Children and young people are among the priority population groups that are disproportionately affected by mental health impacts of climate change. As the direct and indirect impacts of climate change intensify, it can be anticipated that that the negative consequences for mental health will only increase.
However, there are only a limited number of studies exploring the impact of climate change on children’s and young people’s mental health. The lack of a strong evidence base poses a major barrier to establishing a mental health system and programs which are fit for purpose.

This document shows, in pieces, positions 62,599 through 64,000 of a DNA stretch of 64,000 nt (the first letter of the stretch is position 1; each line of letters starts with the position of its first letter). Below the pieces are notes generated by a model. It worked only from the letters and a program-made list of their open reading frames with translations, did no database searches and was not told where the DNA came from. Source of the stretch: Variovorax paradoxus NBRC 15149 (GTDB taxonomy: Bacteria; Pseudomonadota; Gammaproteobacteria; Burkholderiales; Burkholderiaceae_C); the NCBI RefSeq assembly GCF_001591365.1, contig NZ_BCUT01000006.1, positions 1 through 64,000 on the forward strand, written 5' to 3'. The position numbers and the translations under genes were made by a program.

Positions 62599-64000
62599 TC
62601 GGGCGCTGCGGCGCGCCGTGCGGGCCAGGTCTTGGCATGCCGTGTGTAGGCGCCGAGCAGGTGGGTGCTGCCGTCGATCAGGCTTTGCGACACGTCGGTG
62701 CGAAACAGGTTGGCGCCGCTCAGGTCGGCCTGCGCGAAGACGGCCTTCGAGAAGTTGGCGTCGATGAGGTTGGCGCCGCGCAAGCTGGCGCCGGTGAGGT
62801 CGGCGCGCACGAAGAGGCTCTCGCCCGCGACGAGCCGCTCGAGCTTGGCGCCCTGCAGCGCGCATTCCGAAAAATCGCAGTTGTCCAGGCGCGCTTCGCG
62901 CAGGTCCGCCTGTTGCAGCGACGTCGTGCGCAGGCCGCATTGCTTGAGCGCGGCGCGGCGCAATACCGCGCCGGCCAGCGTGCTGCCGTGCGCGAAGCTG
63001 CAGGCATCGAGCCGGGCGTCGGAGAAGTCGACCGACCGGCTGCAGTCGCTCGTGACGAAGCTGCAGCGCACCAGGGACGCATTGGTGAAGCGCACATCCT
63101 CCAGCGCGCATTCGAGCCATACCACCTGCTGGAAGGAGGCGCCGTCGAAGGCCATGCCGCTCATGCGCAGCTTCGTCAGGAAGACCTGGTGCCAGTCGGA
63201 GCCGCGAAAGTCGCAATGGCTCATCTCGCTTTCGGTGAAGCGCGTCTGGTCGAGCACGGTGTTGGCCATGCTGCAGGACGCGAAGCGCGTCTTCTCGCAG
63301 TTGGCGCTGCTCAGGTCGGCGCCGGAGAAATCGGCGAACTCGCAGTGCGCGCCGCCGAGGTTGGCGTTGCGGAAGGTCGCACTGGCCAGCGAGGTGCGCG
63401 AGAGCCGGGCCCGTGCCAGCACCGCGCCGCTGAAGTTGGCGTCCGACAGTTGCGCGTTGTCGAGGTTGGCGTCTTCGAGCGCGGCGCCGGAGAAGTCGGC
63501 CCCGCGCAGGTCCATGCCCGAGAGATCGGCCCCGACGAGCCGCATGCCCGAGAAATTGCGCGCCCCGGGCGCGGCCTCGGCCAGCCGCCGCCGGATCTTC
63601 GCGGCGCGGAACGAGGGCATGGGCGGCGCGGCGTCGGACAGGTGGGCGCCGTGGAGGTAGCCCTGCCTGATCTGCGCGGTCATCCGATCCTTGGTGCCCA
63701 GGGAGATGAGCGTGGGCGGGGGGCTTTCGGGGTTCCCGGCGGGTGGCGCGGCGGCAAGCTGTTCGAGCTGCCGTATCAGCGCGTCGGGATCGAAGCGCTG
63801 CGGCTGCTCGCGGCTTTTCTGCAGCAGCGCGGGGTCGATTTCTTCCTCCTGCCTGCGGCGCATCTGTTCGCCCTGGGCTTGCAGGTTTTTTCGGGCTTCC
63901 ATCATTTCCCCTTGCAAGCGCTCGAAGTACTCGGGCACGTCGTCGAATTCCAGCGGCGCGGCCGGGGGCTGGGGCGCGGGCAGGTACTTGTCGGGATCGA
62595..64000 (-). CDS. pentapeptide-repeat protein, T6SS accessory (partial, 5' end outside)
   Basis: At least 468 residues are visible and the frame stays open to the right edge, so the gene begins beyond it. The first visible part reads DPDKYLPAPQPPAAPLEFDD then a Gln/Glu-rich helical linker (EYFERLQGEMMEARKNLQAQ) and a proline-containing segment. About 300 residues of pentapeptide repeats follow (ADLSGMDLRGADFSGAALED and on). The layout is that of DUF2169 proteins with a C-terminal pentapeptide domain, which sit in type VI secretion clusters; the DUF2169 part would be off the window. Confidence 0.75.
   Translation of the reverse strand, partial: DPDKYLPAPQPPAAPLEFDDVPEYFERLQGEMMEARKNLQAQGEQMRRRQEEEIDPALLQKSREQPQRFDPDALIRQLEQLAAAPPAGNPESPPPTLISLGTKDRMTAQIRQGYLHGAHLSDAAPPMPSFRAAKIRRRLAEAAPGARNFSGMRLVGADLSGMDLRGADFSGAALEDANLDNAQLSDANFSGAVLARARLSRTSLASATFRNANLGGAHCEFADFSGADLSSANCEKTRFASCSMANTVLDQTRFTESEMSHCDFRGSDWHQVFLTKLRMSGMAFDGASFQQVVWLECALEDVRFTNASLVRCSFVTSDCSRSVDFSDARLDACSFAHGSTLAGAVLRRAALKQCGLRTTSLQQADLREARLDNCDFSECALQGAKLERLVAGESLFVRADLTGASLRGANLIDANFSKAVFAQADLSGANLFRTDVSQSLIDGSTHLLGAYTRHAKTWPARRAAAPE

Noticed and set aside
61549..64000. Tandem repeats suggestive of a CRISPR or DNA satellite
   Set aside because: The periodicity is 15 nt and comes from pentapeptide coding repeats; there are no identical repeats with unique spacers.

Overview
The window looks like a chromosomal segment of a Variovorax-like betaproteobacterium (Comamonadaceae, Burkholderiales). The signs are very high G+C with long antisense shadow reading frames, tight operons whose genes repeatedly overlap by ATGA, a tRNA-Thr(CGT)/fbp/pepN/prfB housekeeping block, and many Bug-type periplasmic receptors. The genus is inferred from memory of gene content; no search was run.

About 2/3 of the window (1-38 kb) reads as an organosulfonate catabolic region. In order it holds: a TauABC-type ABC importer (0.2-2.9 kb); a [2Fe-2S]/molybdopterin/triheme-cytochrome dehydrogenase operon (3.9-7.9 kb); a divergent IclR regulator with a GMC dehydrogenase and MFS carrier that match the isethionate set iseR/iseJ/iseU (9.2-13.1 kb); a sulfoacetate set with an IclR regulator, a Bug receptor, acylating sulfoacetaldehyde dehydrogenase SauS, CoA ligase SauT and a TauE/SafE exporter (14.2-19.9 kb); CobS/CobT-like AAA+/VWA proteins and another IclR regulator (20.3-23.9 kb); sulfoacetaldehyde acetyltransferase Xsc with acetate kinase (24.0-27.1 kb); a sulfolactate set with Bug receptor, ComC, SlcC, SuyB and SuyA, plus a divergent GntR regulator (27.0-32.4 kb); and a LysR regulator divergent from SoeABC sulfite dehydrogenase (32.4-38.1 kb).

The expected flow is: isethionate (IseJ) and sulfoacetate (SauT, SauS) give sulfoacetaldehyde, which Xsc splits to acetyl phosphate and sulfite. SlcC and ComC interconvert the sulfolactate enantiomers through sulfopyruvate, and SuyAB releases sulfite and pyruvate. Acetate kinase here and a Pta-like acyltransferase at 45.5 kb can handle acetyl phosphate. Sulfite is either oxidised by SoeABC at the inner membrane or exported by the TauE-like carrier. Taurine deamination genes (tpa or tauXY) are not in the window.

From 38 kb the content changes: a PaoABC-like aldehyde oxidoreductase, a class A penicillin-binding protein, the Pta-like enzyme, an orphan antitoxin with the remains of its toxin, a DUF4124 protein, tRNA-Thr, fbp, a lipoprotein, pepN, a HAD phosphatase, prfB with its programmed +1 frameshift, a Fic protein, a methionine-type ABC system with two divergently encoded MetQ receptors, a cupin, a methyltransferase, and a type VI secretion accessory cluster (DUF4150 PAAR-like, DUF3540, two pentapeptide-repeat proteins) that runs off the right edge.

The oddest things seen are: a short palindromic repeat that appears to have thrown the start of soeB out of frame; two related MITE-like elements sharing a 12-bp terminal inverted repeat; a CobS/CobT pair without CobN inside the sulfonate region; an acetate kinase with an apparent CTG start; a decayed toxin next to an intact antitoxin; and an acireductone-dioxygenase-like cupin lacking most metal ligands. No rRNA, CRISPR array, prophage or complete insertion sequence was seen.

Overcoming these challenges will require a holistic policy approach which also empowers and supports children and young people to cope and adapt to the realities of climate change and provides them with a stake in decision-making about future climate-related policies and actions.